Through those pages, she taught me about life's symbiosis,ay my ever-present, invisible but comforting mentor that she was, "There is no drop of water in the ocean, not even in the deepest parts of the abyss, that does not know and respond to the mysterious forces that create the tide."  All of those non-living forces and all of those living creatures were all irrevocably bonded together one to another and all moved in one way or another – to life or away from life.  And then, as though smiling to be from the grave, she said of my time with her though those almost magical pages, “The more clearly we can focus our attention on the wonders and realities of the universe about us, the less taste we shall have for destruction."

I specifically witnessed all those lessons one day in 1997 as hovered above the MarineLab habitat in Key Largo, Florida.  I was hanging there in the void, decompressing in the sea, less than a foot from the upper structure.  There I saw a living carpet of organisms that has been living and growing on the habitat’s skin for more than 15 years.  While the habitat's engineers could have dutifully scraped them off, the caretakers of the lagoon preferred instead to let them grow.

I hovered in the clear water and lowered my mask to within inches of the carpet of living ocean creatures.  I watched the microscopic tendrils of some nameless organism sweep the water for particulates so small I could not even see them.  A tiny crab would occasionally skitter across the carpet, then stop, staring curiously upward at the huge four limbed behemoth hovering just above him.  I could see that that carpet, teaming with billions of life forms of all shapes and descriptions, was what the ocean was all about – life and competition as well as fecundity and ultimate systemic symbiosis.  And as a hovering visitor, I had become a part of it all.  Had I run out of air and died there, my body would be totally consumed in but a few days by countless, innumerable creatures and I would become again, a part of the ocean – a part of the living blood of the earth.

Like the three prongs of Poseidon’s Trident, we enter the oceans as permanent residents to enable our three linked prime objectives:  the carving out of a permanent human niche - so that – we can intelligently monitor and protect the ocean environment – so that – we can teach our children through our educational programs that the oceans of the earth are the essential life blood and must be understood, protected and preserved as a primary human activity.  All three of these primary objectives are so linked that they are inseparable.  We literally cannot accomplish the one without the other.  We do not dare to dominate, we do not dare to intrude, but we set out to witness, to record and find ways to defend, shield and protect.  In so doing, to teach the next generation that we are caretakers and protectors – not miners, not owners and not rulers.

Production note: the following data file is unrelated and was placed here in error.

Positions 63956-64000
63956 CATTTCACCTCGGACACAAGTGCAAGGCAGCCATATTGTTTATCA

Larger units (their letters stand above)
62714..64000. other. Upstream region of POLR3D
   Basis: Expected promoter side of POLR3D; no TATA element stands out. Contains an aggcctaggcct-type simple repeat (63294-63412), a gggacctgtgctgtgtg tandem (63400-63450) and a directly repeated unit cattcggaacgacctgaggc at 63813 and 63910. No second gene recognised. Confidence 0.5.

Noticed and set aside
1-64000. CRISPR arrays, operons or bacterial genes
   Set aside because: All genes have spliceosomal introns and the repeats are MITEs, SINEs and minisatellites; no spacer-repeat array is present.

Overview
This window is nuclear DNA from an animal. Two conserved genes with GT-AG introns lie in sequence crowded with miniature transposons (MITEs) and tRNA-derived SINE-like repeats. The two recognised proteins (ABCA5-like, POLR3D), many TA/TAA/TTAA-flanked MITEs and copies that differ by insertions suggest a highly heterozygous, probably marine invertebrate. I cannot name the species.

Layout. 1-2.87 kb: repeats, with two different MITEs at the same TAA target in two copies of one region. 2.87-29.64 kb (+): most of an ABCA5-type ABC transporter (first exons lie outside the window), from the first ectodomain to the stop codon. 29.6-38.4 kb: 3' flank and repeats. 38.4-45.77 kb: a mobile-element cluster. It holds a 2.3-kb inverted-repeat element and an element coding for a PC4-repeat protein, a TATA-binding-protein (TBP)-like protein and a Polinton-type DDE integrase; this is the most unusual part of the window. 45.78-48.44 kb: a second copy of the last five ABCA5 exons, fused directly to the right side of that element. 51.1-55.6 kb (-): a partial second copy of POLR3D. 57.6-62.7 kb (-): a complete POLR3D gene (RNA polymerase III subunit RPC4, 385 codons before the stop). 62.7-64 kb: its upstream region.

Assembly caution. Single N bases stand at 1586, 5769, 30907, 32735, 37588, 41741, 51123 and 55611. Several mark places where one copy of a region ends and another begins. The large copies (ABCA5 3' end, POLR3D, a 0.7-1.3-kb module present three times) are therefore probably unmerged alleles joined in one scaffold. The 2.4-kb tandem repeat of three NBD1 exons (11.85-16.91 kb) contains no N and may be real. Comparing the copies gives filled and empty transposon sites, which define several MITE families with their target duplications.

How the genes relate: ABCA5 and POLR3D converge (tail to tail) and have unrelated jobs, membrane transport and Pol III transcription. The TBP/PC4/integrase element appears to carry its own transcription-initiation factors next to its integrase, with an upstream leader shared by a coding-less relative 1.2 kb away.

The Atlantica Expeditions Environmental Monitoring Program will be developed in eight distinct areas of investigation and action.

1.  Monitoring of the local environment.
We intend to set up local environmental monitoring instruments around the general vicinity of the habitat.  The purpose of those stations is three fold:  to gather data on the local environmental profile, to determine if the environment is changing while we watch and to determine the source of those changes.

2.  Developing new environmental monitoring instruments:
There are many aspects of the marine environment that should be connected to automated monitoring systems.  Physical effects such as salinity, current characteristics, visibility, relative particulate distribution and composition, then relating visibility, relative particulate distribution and composition to surface meteorology would be a vital set of integrated data that could be linked to an artificial intelligence system and predict many heretofore unrelated aspects of the marine environment.  A system such as this has never been developed before, and it is one of our primary interests in environmental monitoring and research.

3.  Developing an aquatic water sampling and analysis system.